Friday, April 2, 2010

The state South Hadley census for 1905

Thanks to the Gaylord Library for this post!

The Census: Moving Forward After Mailing It Back

April 2, 2010

A tagline for the Census this year is “We Can’t Move Forward Until You Mail It Back.” To celebrate this, I have decided to provide a little perspective, by way of the Census of the Commonwealth of Massachusetts 1905, of the ways we have already moved forward.

Thus, in 1905:
•A total of 940 people responded as “Heads of Family” in South Hadley—785 men (84%) and 155 women (16%). In relation to these “Heads of Family,” 722 women labeled themselves as “wives,” but a category for “husbands” did not exist. 6 women were “matrons,” and presumably due to the College, 572 women were “students.” Interestingly, 4 women responded as being in “other relationships,” not including grandmothers, in-laws, daughters, granddaughters, guests, aunts, nieces, inmates, servants, or assistants. Also of interest, only one person listed themselves as a stepfather to the head of the family, and only 7 people were stepchildren.

•Of the South Hadley citizens “Native Born” (3,806), 2,689 were from Massachusetts (71%), with the second largest category being from New York (8%). Of the citizens “Foreign Born,” (1,248), 352 were Canadian French (28%), 250 were Irish (20%), and 194 were from Germany (15%).

•4 South Hadley residents registered as “colored” and 3 as “Chinese.” The only other categories were white, Japanese, and Indian.

•Occupations in ‘Trade and Transportation’ included: 9) draymen, hackman, teamsters, etc., 10) hostlers, and 11) hucksters and peddlers. For those as unfamiliar with some of these terms as I am, draymen drove wagons without sides (and may still be used by brewery companies for parades), and husksters are “retailers of small articles, esp. a peddler of fruits and vegetables; hawker” (Dictionary.com).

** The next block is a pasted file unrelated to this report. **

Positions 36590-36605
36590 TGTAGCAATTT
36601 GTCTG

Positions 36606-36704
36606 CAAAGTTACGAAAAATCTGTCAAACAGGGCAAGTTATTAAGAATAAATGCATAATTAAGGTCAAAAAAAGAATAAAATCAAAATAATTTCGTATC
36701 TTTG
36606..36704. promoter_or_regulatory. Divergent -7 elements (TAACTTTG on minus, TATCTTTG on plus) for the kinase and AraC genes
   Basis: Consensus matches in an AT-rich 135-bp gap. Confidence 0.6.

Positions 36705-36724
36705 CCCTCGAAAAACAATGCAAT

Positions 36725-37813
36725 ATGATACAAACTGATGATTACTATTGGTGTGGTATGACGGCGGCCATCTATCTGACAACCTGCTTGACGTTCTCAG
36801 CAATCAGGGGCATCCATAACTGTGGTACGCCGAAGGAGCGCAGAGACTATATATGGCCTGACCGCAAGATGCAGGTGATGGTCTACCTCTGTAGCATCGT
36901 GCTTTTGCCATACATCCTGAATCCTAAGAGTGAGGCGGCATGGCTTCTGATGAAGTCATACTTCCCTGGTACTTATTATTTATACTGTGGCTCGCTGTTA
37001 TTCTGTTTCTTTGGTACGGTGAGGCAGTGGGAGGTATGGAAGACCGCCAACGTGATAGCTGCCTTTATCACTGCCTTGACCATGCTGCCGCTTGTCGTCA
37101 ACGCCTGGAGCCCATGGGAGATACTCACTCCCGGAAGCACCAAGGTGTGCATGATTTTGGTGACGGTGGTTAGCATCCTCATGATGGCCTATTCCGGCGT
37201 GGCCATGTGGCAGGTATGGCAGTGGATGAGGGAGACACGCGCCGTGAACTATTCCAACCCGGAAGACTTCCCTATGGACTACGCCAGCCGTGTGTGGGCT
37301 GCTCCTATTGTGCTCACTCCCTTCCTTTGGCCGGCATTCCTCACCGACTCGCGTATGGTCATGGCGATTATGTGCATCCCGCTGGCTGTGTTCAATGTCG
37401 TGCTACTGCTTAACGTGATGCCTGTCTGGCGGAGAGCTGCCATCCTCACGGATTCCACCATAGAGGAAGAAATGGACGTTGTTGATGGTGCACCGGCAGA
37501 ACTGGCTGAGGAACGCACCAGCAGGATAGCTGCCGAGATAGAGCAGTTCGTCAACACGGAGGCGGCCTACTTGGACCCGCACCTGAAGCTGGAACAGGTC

•A section was provided for “Defective Social and Physical Condition” which included “paupers” and “feeble-minded.” Paupers were defined as “all persons from disease, accident, intemperance, misfortune, and any other cause have become dependant upon public charity” and “feeble-minded” was assumed to be obvious, since it was not defined.

•Massachusetts held the fifth place in the production of silk and silk goods, following after New Jersey, Pennsylvania, New York, and Connecticut.

•The average salary for South Hadley was $1,517.00, which was higher than Northampton ($1,051.64), Amherst ($968.06), and Springfield ($1,261.94).

•34.59% of the Agricultural Products & Property in South Hadley comprised of “Dairy products,” followed by “Hay, straw and fodder” (19.48%) and “Vegetables” (12.30%).

•Inland fisheries in South Hadley generated a $235 value—from bass, eels, perch, pickerel, pout (horned), and trout (the greatest at $150).

To find out more about statistics and data of Massachusetts in 1905, as always, please consult our archives. All the information above can be found in four volumes of the Census: I) Populations and Social Statistics, II) Occupations and Defective Conditions, III) Manufacture and Trade, and IV) Agriculture, the Fisheries, Commerce.

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